Postpartum Care for Mothers and Newborns

Your care does not stop after giving birth. Our team will continue to care for you and your baby while you are with us in the hospital for the next 24 to 48 hours. This care includes newborn tests, as well as providing you with education on caring for baby.

Download our Postpartum Care Patient Information booklet


Rooming in

Your baby will stay with you in your room 24 hours a day. This provides continuity of breastfeeding support and maximizes the time that you can spend with your baby. Your nurse or midwife can assist you with your baby's care if needed.


Caring for your baby

While you are at the hospital, your nurse will teach you basic skills for caring for your baby. This includes:

  • Changing diapers;

  • Bathing;

  • Swaddling;

  • Putting your baby down to sleep; and

  • Feeding.

For mothers and families having their first baby, we will take the time you need to feel comfortable going home with your baby. If this is not your first baby, it always help to have a refresher.


Breastfeeding support

Your success at breastfeeding is very important to us. While you are still with us in the hospital, a nurse will come to see how your breastfeeding is going, and if you're baby has latched on well. If you are having any problems, the nurse will work with you on breastfeeding. We also offer classes that you may be able to join while you are still in the hospital. Otherwise, after you go home, you are still welcome to come to our breastfeeding group at Rouge Valley Ajax and Pickering, or the breastfeeding clinic at Rouge Valley Centenary. Learn more!


Newborn screening

In accordance with the Ontario Ministry of Health and Long-Term Care provincial guidelines, a blood sample is collected from every newborn born at Rouge Valley and sent to the Provincial Newborn Screening Laboratory in Ottawa. These samples provide the lab with necessary specimens in order to screen each newborn for at least 28 different disorders.

Although most newborns appear healthy at birth, they may be at risk for serious health problems including developmental disabilities, recurrent sickness and even death if their disorder is not detected and treated. Early identification could save a newborn's life and is the key to effective treatment.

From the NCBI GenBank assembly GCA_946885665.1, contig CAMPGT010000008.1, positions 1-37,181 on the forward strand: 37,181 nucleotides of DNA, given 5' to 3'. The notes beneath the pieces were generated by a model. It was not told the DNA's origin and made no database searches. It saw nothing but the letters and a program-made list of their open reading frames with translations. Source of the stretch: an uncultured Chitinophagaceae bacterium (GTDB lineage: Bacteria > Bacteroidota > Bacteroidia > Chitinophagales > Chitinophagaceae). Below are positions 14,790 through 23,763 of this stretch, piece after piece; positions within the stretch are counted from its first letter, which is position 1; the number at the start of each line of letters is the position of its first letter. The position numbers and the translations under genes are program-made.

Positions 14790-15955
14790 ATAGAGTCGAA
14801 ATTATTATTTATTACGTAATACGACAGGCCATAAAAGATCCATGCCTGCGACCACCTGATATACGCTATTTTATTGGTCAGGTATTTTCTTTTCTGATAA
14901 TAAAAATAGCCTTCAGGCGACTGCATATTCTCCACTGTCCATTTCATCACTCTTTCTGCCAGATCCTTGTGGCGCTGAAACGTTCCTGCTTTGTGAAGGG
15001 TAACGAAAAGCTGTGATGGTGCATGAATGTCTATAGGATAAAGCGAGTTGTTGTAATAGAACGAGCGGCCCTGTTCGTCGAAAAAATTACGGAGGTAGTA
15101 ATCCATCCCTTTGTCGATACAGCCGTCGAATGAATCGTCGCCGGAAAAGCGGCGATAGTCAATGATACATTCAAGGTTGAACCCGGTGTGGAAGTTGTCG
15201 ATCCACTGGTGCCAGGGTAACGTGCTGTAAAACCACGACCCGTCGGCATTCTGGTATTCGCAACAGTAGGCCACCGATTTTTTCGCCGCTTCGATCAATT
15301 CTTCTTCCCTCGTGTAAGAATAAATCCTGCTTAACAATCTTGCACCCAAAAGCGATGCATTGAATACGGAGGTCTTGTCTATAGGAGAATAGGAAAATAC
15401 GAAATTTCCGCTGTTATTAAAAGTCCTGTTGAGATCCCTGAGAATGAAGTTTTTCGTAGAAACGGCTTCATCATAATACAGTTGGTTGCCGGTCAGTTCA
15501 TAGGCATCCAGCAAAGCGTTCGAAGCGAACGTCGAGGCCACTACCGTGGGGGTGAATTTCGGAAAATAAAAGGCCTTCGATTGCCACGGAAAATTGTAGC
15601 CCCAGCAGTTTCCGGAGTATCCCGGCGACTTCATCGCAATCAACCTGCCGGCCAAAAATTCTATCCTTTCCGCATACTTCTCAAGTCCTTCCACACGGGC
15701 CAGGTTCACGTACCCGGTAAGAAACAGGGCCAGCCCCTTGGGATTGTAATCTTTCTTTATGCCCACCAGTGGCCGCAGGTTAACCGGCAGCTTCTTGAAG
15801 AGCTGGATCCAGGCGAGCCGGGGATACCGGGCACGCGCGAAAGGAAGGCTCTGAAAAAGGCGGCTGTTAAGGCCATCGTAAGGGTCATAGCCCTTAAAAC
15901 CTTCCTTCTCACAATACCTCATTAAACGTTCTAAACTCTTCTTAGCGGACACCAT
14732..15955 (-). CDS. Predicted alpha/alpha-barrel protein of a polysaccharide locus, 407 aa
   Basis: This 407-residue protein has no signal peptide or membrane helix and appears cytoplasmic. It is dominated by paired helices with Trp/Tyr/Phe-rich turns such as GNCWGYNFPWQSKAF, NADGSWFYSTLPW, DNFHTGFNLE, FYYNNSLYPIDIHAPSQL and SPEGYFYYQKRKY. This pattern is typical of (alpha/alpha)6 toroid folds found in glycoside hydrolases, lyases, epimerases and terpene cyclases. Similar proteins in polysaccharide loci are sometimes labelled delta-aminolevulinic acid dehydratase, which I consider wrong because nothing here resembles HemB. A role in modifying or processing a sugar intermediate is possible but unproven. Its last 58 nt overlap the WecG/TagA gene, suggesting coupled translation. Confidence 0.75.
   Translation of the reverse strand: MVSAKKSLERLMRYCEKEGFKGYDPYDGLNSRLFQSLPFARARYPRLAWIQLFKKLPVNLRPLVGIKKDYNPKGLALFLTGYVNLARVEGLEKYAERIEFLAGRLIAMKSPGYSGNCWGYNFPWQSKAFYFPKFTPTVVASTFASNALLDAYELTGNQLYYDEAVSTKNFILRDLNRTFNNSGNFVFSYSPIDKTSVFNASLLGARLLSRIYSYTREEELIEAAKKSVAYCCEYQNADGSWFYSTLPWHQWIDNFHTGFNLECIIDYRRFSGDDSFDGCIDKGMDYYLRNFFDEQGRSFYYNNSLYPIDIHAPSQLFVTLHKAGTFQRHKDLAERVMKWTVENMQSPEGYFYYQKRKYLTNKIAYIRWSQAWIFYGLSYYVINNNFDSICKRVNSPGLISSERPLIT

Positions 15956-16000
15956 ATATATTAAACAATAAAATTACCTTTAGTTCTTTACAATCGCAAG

Infant hearing screening

Infant hearing screening is simple and quick test that will not hurt the baby in any way. The hearing screening test involves placing a small earphone in the baby‘s ear and playing soft sounds. The baby‘s response to the sound is recorded and results of the hearing screen are usually given right away. Often time‘s newborns sleep right through the test.

Infants may receive a Pass result, or a Refer result. Refer does not mean the infant has a hearing problem, only that he/she needs to be re-screened or sent to an audiologist for further screening. Mucous and/or debris in the ear canal from the birth process may have interfered with the screening result.

If you miss the screening in the hospital or your baby needs to be re-screened, there are several clinics that can provide this service for you. Please call one of the following to locate and book an appointment with a clinic in your region:

  • Toronto Public Heath:416-338-8255

  • Durham Infant Hearing Program: 905-728-1673

  • Tri-Regional Infant Hearing Program: 1-800-304-6180 ext. 2341



Circumcisions for newborns are available at both sites. Speak to the health care team responsible for your baby’s care while in hospital to arrange a circumcision appointment. Please be aware that the hospital and physician’s fee must be paid at the time of the procedure.

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